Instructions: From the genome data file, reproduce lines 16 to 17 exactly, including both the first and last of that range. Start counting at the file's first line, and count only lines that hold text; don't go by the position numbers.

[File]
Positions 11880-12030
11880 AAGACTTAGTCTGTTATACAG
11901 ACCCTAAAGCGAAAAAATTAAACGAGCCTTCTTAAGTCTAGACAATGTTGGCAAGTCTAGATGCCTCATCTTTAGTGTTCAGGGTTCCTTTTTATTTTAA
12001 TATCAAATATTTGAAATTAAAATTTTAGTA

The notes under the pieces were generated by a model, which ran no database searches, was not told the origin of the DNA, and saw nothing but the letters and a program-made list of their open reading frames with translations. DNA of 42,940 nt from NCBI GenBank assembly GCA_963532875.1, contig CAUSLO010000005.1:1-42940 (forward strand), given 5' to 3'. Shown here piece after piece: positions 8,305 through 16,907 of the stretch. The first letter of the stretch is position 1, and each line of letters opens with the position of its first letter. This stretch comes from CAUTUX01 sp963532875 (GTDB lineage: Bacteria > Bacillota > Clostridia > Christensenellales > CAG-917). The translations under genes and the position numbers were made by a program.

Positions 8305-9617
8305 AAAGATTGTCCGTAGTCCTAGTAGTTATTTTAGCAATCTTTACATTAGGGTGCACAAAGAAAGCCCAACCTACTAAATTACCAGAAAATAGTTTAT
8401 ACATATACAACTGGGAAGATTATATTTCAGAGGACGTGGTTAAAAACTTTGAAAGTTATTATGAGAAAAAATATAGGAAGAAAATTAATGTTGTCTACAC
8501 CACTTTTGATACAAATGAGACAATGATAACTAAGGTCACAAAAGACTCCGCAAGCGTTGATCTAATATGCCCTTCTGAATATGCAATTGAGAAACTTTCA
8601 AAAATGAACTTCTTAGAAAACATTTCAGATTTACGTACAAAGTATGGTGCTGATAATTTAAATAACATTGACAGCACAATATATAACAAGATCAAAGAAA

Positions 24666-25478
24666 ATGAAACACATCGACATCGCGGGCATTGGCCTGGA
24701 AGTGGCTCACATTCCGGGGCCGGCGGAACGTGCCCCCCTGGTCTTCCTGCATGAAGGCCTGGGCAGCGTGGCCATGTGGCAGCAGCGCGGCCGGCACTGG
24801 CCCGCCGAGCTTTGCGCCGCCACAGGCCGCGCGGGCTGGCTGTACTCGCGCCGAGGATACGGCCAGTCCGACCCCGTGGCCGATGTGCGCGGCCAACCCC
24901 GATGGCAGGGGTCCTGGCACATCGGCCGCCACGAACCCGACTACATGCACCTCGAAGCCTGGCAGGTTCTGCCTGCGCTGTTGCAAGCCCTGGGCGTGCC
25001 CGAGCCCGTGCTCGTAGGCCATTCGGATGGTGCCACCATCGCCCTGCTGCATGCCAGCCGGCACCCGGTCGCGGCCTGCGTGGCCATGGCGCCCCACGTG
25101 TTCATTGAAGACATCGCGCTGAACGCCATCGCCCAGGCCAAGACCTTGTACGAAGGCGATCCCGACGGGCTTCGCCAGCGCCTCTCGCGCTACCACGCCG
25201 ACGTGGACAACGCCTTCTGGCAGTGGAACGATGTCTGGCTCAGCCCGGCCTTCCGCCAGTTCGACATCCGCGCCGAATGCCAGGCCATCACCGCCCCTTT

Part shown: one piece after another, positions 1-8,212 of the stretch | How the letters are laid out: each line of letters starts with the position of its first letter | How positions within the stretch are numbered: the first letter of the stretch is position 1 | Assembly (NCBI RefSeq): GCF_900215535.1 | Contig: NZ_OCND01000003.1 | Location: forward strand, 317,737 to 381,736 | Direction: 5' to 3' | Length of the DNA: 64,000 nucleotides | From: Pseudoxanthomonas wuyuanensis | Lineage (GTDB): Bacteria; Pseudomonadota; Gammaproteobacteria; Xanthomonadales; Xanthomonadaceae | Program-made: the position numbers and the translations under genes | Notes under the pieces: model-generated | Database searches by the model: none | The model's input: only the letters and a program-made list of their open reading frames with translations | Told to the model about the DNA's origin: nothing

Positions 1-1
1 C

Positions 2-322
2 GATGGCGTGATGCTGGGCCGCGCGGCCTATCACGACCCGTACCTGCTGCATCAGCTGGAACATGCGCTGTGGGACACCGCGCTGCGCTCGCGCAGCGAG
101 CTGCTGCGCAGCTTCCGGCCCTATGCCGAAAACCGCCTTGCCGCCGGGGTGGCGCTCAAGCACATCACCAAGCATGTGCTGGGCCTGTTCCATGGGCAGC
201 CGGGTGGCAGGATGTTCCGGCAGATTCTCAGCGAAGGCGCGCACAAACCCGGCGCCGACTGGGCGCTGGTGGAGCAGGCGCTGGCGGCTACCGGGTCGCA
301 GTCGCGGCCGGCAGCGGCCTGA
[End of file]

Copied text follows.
25001 CGAGCCCGTGCTCGTAGGCCATTCGGATGGTGCCACCATCGCCCTGCTGCATGCCAGCCGGCACCCGGTCGCGGCCTGCGTGGCCATGGCGCCCCACGTG
25101 TTCATTGAAGACATCGCGCTGAACGCCATCGCCCAGGCCAAGACCTTGTACGAAGGCGATCCCGACGGGCTTCGCCAGCGCCTCTCGCGCTACCACGCCG